New American Standard Bible
Your riches have rotted and your garments have become moth-eaten.
King James Bible
Your riches are corrupted, and your garments are motheaten.
Darby Bible Translation
Your wealth is become rotten, and your garments moth-eaten.
World English Bible
Your riches are corrupted and your garments are moth-eaten.
Young's Literal Translation
your riches have rotted, and your garments have become moth-eaten;
James 5:2 Parallel
CommentaryBarnes' Notes on the Bible
Your riches are corrupted - The word here rendered "corrupted" (σήπω sēpō) does not occur elsewhere in the New Testament. It means, to cause to rot, to corrupt, to destroy. The reference here is to their hoarded treasures; and the idea is, that they had accumulated more than they needed for their own use; and that, instead of distributing them to do good to others, or employing them in any useful way, they kept them until they rotted or spoiled. It is to be remembered, that a considerable part of the treasures which a man in the East would lay up, consisted of perishable materials, as garments, grain, oil, etc. Such articles of property were often stored up, expecting that they would furnish a supply for many years, in case of the prevalence of famine or wars. Compare Luke 12:18-19. A suitable provision for the time to come cannot be forbidden; but the reference here is to cases in which great quantities had been laid up, perhaps while the poor were suffering, and which were kept until they became worthless.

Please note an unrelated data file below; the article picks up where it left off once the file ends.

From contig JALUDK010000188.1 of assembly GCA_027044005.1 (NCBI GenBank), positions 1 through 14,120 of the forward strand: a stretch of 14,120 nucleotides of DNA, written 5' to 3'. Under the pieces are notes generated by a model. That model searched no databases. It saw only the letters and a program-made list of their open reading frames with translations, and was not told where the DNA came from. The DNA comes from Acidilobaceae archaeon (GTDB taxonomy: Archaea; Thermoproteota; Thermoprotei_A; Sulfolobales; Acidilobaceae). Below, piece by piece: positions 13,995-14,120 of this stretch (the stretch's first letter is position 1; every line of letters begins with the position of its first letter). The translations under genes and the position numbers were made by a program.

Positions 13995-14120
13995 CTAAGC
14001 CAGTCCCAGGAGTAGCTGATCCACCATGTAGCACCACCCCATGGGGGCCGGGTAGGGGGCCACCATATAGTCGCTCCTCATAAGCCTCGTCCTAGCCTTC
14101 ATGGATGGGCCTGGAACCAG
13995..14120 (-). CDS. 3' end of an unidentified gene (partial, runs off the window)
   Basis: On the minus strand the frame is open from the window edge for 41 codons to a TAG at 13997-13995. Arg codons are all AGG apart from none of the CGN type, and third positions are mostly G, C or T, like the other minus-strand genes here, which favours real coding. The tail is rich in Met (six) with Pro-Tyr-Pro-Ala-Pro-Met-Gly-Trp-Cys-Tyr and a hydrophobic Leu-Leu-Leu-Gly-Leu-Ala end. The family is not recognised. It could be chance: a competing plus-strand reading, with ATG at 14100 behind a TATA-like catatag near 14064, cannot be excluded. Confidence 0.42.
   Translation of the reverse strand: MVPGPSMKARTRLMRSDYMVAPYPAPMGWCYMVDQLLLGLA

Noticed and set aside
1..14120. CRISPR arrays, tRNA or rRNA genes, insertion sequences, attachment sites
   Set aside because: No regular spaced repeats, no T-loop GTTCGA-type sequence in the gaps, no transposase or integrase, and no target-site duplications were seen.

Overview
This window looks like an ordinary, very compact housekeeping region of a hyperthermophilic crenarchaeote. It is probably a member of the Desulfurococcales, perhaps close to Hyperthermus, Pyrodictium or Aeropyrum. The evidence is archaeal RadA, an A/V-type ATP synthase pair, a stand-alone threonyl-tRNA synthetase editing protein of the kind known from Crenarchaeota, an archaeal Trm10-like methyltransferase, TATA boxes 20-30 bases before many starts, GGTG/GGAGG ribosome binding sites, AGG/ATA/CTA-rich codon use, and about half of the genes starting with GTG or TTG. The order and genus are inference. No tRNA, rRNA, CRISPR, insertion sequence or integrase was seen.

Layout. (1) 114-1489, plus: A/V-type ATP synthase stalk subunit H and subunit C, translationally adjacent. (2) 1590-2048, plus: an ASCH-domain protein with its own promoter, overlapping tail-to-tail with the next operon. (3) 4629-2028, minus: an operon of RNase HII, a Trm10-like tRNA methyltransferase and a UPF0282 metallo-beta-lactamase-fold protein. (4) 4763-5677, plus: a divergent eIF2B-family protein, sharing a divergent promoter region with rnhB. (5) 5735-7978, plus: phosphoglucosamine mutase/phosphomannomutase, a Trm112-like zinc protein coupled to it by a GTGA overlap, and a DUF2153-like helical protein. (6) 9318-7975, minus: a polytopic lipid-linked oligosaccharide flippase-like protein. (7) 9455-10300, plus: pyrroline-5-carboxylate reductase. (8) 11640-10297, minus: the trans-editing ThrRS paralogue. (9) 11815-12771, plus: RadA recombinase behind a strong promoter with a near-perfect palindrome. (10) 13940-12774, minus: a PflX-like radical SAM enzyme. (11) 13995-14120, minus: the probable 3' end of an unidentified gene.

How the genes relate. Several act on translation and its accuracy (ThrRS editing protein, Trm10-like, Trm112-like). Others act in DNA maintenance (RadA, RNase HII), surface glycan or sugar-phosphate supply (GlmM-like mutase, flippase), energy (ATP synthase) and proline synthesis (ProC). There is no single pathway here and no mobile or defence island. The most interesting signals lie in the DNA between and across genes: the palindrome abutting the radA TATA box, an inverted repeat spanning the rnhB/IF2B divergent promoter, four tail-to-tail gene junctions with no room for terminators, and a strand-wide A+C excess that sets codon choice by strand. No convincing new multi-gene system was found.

Your garments are moth-eaten - The same idea substantially is expressed here in another form. As the fashions in the East did not change as they do with us, wealth consisted much in the garments that were laid up for show or for future use. See the notes at Matthew 6:19. Q. Curtius says that when Alexander the Great was going to take Persepolis, the riches of all Asia were gathered there together, which consisted not only of a great abundance of gold and silver, but also of garments, Lib. vi. c. 5. Horace tells us that when Lucullus the Roman was asked if he could lend a hundred garments for the theater, he replied that he had five thousand in his house, of which they were welcome to take part or all. Of course, such property would be liable to be moth-eaten; and the idea here is, that they had amassed a great amount of this kind of property which was useless to them, and which they kept until it became destroyed.
LibraryAgainst Rash and Vain Swearing.
"But above all things, my brethren, swear not." St. James v. 12. Among other precepts of good life (directing the practice of virtue and abstinence from sin) St. James doth insert this about swearing, couched in expression denoting his great earnestness, and apt to excite our special attention. Therein he doth not mean universally to interdict the use of oaths, for that in some cases is not only lawful, but very expedient, yea, needful, and required from us as a duty; but that swearing which …
Isaac Barrow—Sermons on Evil-Speaking, by Isaac Barrow
Prayer for and with Each Other.
On the Sacrament of Extreme Unction.
While I am decaying like a rotten thing, Like a garment that is moth-eaten.
Behold, the Lord GOD helps Me; Who is he who condemns Me? Behold, they will all wear out like a garment; The moth will eat them.
"Do not store up for yourselves treasures on earth, where moth and rust destroy, and where thieves break in and steal.
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